South Asians and British culture

Sweet seller
©Tim Smith

How South Asians contributed to the making of Britain between 1870 and 1950 is thoroughly documented in an online database developed by The Open University.

The Making Britain website charts the activities and achievements of the writers, artists, campaigners, politicians and business people who settled here. It examines the contribution they made to British culture, institutions and identity.


Moving People Changing Places

Multicultural poetry team at the BBC’s Bush House, 1940

A monthly radio magazine programme, Voice, broadcast modern poetry to English-speaking India in the BBC’s Eastern Service. The picture shows some of those involved. Seated from left to right are Venu Chitale, a member of the BBC Indian Section; M. J. Tambimuttu, a Tamil from Ceylon and London editor of Poetry; T. S. Eliot, a British poet; Una Marson, BBC West Indian Programme Organiser; Mulk Raj Anand, an Indian novelist; Christopher Pemberton, a member of BBC staff, and Narayana Menon, an Indian writer. From left to right standing are George Orwell, author and producer of Voice; Nancy Parratt, secretary to George Orwell, and William Empson, a British poet and critic.

BBC Voice Team
BBC Voice team

South Asians making Britain

The establishment of early trading settlements in India and of the British East India Company in 1600 marked the beginning of a longstanding political and cultural relationship between Britain and South Asia (India, Pakistan, Bangladesh, Sri Lanka and Nepal).  Large parts of the region were annexed by the British by the mid-19th century, and the British Empire administered its people until the independence and partition of India and Pakistan in 1947.  The United Kingdom and the countries of the Indian sub-continent retain a close relationship as members of the Commonwealth.

In addition to those who moved from Britain to India as administrators and traders in the 19th century, there were many students, intellectuals, politicians, soldiers, seamen (lascars) and servants (including nannies or ayahs) who made the journey in the other direction.  Their migration is recounted by Rozina Visram in her book, Asians in Britain: 400 Years of History.

The neighbourhood around London docks was settled by male lascars from ports in Bangladesh, Pakistan and India. Having deserted their ships, some settled and married local women, while others continued to work the seas between Britain and the sub-continent.  Some of the British Bangladeshis living in Tower Hamlets today have their origins in this sea-faring community.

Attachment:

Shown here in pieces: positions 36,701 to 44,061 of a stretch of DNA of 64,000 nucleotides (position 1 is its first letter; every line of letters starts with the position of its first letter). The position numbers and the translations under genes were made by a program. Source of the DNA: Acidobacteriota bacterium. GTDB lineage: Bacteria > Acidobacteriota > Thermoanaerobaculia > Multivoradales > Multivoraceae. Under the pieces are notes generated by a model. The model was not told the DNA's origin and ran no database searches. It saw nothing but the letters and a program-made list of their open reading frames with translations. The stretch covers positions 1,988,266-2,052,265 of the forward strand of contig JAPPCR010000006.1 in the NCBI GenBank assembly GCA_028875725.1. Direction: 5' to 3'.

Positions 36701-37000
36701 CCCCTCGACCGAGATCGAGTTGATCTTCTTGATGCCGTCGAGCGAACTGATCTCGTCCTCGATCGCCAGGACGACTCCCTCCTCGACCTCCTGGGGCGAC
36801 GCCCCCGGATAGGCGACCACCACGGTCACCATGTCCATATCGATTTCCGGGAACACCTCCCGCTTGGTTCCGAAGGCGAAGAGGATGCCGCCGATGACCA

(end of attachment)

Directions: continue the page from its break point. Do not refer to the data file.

By 1932 there were about 7,000 South Asians settled in the UK, but the number grew considerably after the Second World War when semi-skilled and unskilled men from Pakistan and India came in search of employment.  They readily found work in the factories and foundries of the West Midlands, the North of England and London.  By 1961, this largely male population had grown to about 100,000.  Many women and children came to join them in the run up to restrictive new legislation (the 1962 Commonwealth Immigration Act).  The settlement of families changed the nature of South Asian communities.  New shops, cultural and religious organisations, and local services emerged.  Urban landscapes began to change, particularly in Leicester, Birmingham, Bradford and parts of London.  The 1960s and early 1970s also saw the arrival of Indian ‘twice migrants’ from East Africa, who came as a result of policies which prioritised native Africans in the newly independent countries of Kenya, Tanzania and Uganda.  

The 2001 UK census showed 3.9% of the population to be ‘Asian’ or ‘British Asian’ (just over 2.3 million people).  This included first, second and third generation settlers.  Some have retained strong links with families and places in South Asia, and think of themselves primarily as Pakistanis, Bangladeshis or Indians living in Britain.  For most, however, their first allegiance is to the UK.  They were born here.  Their families live locally.  They have a firm sense of being British, though they may identify themselves as ‘British Asian’, ‘British Muslim’ or ‘British Bangladeshi’.  Acknowledging historical heritage or religion as part of their identity is important for many people.

Striking women

Grunwick strikersGate Gourmet rally

South Asians have continued to contribute in important ways to British culture and public life.  This is shown in research on women's roles in two well known labour disputes, at Grunwick in the 1970s and thirty years later at Gate Gourmet.
“In the hot summer of August 1976 a walk out by a small number of South Asian workers at the Grunwick photo–processing laboratories at Brent, North London sparked off an industrial dispute that was to last for two years. The initial complaints concerned poor conditions, compulsory over–time and a heavy–handed management. The strike escalated into a demand by the strikers (Gujarati women who had initially migrated from India to East Africa and then to the UK) for the right to join a trade union, and was supported (after ten months on strike) by mass secondary picketing by a range of trade unions, anti–racist organisations and feminist groups. Although it was ultimately lost, this strike has become constructed as an iconic moment in the history of the labour movement: the moment when the trade unions recognised the rights of women and minority workers as equal to those of white working class men.”
Chandrikaben Patel, a Grunwick striker, was interviewed about her memories in 2007:
“...because of us, the people who stayed in Grunwick got a much better deal. When the factory moved, the van used to come to their home and pick them up. Can you imagine that?! And they get pension today! And we get nothing. That was because of us, because of our struggle.”

Read more about women's role  in the Grunwick and Gate Gourmet disputes here.